Cultural Fit Just as Important as Qualifications in New Hires

Ann All

As someone who watched way too much TV in her formative years, I tend to draw parallels between sitcoms and real life. The more I learn about Zappos, the more I think of the online retailer as Marcia Brady. Thanks to all of the fawning media coverage, I expect many companies are starting to identify with Jan Brady.


You know: "Oh, I remember Zappos (Marsha). Best customer service experience (student) I ever had!" "Are you as good a company (cheerleader) as Zappos (your sister Marsha)?" It seems like Zappos can't do anything wrong, so other companies may feel resentful, wondering why people can't focus on some of their good qualities instead of always going on about Zappos, Zappos, Zappos. (Kind of makes you want to hit Zappos in the nose with a football, doesn't it?)


I'm as guilty as the next writer. Good customer service is so unusual that we tend to lavish the companies that offer it with lots of attention. Customer service is the key to Zappos' business, and company culture is the key to customer service. So it's stressed from the time a potential hire comes in for an interview. In January I wrote about companies that focus on cultural fit in their interviews, mentioning Zappos as one example and sharing snippets of a New York Times interview with Zappos CEO Tony Hsieh.


At Zappos, candidates undergo two separate sets of interviews, one in which a hiring manager and his or her team interviews for fit within the team, relevant experience, technical ability and other job-related skills, and a second conducted by human resources designed solely to examine broader cultural fit. In the second interview, candidates are asked questions that align with each of the company's 10 core values. Zappos is "willing to hire and fire people based on those values, regardless of their individual job performance," said Hsieh in the interview.


Because one of Zappos' core values (one that gets written about a lot) is "create fun and a little weirdness," candidates are asked to rank their weirdness on a scale of one to 10. Said Hsieh:

If you're a one, you're probably a little bit too strait-laced for us. If you're a 10, you might be too psychotic for us. It's not so much the number; it's more seeing how candidates react to a question. Because our whole belief is that everyone is a little weird somehow, so it's really more just a fun way of saying that we really recognize and celebrate each person's individuality, and we want their true personalities to shine in the workplace environment, whether it's with co-workers or when talking with customers.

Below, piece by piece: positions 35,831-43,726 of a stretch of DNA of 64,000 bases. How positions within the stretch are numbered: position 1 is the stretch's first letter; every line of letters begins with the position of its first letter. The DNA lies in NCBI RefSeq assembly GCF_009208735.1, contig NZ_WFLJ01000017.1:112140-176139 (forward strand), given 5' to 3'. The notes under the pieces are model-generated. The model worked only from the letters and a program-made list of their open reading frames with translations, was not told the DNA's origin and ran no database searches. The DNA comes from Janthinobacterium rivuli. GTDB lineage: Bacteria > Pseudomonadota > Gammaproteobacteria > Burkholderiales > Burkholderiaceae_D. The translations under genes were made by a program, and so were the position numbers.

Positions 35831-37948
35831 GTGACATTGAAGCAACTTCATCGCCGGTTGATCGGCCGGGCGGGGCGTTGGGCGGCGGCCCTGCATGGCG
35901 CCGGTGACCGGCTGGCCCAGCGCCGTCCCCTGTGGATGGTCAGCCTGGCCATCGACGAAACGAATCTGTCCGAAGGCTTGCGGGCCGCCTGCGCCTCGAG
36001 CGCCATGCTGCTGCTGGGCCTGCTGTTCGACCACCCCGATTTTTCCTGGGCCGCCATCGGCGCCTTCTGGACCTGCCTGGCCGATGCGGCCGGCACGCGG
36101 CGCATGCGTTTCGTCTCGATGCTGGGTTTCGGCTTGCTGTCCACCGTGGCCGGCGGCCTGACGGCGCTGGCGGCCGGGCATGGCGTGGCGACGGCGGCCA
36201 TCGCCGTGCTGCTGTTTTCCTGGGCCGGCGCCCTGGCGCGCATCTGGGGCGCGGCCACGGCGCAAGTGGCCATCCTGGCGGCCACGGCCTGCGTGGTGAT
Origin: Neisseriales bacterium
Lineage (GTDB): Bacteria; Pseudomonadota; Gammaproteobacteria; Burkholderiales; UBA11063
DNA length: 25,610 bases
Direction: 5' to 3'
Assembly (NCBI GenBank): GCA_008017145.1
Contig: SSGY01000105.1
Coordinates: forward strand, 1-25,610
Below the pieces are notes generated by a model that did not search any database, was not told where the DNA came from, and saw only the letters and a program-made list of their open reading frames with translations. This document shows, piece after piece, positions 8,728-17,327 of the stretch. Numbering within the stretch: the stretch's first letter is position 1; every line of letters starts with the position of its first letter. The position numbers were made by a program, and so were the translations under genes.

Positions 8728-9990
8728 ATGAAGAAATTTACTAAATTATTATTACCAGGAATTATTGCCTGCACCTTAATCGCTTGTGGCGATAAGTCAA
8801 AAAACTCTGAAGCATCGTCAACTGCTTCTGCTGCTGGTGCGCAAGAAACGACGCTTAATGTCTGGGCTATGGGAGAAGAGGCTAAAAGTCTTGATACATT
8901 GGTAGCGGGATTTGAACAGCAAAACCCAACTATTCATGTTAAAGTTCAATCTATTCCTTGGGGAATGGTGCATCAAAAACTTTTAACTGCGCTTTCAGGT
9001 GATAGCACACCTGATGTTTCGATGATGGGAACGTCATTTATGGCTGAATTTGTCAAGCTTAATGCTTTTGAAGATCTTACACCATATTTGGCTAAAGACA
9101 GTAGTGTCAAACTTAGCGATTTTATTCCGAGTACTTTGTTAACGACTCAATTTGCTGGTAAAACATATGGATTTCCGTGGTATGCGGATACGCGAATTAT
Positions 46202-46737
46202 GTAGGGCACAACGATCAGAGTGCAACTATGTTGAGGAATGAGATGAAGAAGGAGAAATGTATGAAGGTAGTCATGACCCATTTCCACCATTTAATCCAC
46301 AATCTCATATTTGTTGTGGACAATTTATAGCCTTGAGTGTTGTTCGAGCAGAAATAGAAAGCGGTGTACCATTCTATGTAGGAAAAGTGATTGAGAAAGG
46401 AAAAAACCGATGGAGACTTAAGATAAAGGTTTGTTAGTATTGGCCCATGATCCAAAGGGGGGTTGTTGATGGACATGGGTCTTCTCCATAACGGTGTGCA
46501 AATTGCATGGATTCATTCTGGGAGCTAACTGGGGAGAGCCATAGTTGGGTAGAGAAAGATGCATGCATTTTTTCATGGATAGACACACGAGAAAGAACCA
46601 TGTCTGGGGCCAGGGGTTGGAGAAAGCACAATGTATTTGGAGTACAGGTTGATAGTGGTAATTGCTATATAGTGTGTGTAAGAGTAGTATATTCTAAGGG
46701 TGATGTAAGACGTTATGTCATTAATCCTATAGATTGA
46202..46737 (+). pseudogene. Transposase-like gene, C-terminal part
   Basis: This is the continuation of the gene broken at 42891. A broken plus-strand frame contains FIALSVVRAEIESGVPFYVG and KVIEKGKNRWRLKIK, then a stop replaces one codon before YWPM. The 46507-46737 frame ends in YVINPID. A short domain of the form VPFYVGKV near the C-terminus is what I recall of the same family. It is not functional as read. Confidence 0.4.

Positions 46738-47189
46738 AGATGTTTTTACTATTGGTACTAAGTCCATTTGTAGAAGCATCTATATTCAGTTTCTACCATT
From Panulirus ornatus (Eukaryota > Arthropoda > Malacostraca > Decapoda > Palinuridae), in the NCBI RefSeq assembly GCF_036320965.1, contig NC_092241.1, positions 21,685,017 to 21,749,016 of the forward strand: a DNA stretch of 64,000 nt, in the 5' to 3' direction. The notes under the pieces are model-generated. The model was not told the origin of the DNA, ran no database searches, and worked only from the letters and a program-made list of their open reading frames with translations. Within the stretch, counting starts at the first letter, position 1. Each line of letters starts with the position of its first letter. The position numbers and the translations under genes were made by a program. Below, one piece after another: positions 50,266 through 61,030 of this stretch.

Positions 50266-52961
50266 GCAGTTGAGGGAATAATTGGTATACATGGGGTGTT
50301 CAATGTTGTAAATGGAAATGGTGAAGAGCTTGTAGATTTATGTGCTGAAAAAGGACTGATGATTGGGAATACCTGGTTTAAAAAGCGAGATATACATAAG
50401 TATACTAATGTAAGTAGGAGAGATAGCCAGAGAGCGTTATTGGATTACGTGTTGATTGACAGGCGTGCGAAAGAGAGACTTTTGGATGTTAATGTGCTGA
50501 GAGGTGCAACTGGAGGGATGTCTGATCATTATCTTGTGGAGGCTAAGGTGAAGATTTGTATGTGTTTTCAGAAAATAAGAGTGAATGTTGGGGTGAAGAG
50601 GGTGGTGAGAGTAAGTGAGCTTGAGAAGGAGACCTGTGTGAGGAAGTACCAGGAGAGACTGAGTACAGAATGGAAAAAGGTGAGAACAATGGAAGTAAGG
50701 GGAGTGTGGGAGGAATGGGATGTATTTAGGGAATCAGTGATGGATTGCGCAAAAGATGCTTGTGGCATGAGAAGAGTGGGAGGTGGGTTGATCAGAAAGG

I can almost envision the eye rolls and excuses from some folks reading this. "That might work for Zappos, but we're in a more conservative industry. We don't want our people to be weird." But it's not about copying Zappos and finding candidates with a certain degree of weirdness. It's about finding candidates who will perform well in your company's culture, whatever that culture may be.


Meridee Moore, founder of hedge fund Watershed Asset Management, provided some interesting insights on hiring in her recent interview with the New York Times' Adam Bryant (the same guy who interviewed Hsieh). At Watershed Asset Management, the ability to make good decisions is the key to the company's business. So Moore likes to hire candidates who have experienced a setback and recovered from it. She explained:

I think it helps you make better decisions. There's nothing better for sharpening your ability to predict outcomes than living through some period when things went wrong. You learn that events aren't in your control and no matter how smart you are and how hard you work, you have to anticipate things that can go against you.

The company also administers a two-hour test to potential hires, which is difficult by design. Said Moore:

We try to simulate a real office experience by giving them an investment idea and the raw material, the annual report, some documents, and then we tell them where the securities prices are. We say: "Here's a calculator, a pencil and a sandwich. We'll be back in two hours." If an analyst comes in there and just attacks the project with relish, that's a good sign.

After the test, Moore likes to ask basic questions about the possible investment, seeking information about the company's revenue model, its customers and its products. If interviewees avoid those questions and prefer to discuss their calculations, they may be "too rigid' for Watershed Asset Management's culture, said Moore. Another question she likes to ask is whether the person has ever been in a wedding party. That seems pretty far afield from what investment analysts do, but she said:

If someone has asked them to stand next to him on the most important day of his life, at least one person thinks they are responsible. It means they've been able to establish and continue a relationship. It's not always true, but if you build strong relationships with people, you tend to go into a management meeting or a negotiation and come out of it with some respect. You go into it thinking: "I'm going to leave this situation better than I found it. I don't have to kill everybody to get to the right result for myself." These are good qualities in a person and a partner.

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